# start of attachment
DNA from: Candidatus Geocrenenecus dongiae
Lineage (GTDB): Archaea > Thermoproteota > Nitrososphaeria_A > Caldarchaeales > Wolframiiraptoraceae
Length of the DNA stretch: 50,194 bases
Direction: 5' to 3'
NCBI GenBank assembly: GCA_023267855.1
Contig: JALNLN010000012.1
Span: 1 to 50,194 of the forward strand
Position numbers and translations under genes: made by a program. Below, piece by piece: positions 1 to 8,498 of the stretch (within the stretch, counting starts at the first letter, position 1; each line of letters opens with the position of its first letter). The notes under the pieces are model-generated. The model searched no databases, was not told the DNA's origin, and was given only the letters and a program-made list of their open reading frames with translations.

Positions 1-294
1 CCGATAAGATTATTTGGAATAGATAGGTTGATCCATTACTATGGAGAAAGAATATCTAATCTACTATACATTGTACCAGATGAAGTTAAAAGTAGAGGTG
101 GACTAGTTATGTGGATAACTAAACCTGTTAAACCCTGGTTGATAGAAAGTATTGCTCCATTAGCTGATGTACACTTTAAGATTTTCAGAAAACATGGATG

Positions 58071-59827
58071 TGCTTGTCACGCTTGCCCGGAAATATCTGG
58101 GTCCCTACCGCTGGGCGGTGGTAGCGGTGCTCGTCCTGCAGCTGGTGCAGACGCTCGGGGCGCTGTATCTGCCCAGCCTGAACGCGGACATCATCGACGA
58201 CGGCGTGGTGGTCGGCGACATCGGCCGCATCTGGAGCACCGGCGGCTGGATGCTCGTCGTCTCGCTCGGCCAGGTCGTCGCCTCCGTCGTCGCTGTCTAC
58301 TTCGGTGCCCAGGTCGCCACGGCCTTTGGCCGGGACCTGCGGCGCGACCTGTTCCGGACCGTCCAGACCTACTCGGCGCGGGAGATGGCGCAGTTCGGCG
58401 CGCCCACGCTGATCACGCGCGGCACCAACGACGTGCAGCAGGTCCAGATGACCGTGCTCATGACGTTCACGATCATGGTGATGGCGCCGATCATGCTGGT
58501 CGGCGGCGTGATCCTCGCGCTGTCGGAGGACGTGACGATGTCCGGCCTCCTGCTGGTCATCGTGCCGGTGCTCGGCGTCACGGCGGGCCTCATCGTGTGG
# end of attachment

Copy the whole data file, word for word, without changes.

DNA from: Candidatus Geocrenenecus dongiae
Lineage (GTDB): Archaea > Thermoproteota > Nitrososphaeria_A > Caldarchaeales > Wolframiiraptoraceae
Length of the DNA stretch: 50,194 bases
Direction: 5' to 3'
NCBI GenBank assembly: GCA_023267855.1
Contig: JALNLN010000012.1
Span: 1 to 50,194 of the forward strand
Position numbers and translations under genes: made by a program. Below, piece by piece: positions 1 to 8,498 of the stretch (within the stretch, counting starts at the first letter, position 1; each line of letters opens with the position of its first letter). The notes under the pieces are model-generated. The model searched no databases, was not told the DNA's origin, and was given only the letters and a program-made list of their open reading frames with translations.

Positions 1-294
1 CCGATAAGATTATTTGGAATAGATAGGTTGATCCATTACTATGGAGAAAGAATATCTAATCTACTATACATTGTACCAGATGAAGTTAAAAGTAGAGGTG
101 GACTAGTTATGTGGATAACTAAACCTGTTAAACCCTGGTTGATAGAAAGTATTGCTCCATTAGCTGATGTACACTTTAAGATTTTCAGAAAACATGGATG

Positions 58071-59827
58071 TGCTTGTCACGCTTGCCCGGAAATATCTGG
58101 GTCCCTACCGCTGGGCGGTGGTAGCGGTGCTCGTCCTGCAGCTGGTGCAGACGCTCGGGGCGCTGTATCTGCCCAGCCTGAACGCGGACATCATCGACGA
58201 CGGCGTGGTGGTCGGCGACATCGGCCGCATCTGGAGCACCGGCGGCTGGATGCTCGTCGTCTCGCTCGGCCAGGTCGTCGCCTCCGTCGTCGCTGTCTAC
58301 TTCGGTGCCCAGGTCGCCACGGCCTTTGGCCGGGACCTGCGGCGCGACCTGTTCCGGACCGTCCAGACCTACTCGGCGCGGGAGATGGCGCAGTTCGGCG
58401 CGCCCACGCTGATCACGCGCGGCACCAACGACGTGCAGCAGGTCCAGATGACCGTGCTCATGACGTTCACGATCATGGTGATGGCGCCGATCATGCTGGT
58501 CGGCGGCGTGATCCTCGCGCTGTCGGAGGACGTGACGATGTCCGGCCTCCTGCTGGTCATCGTGCCGGTGCTCGGCGTCACGGCGGGCCTCATCGTGTGG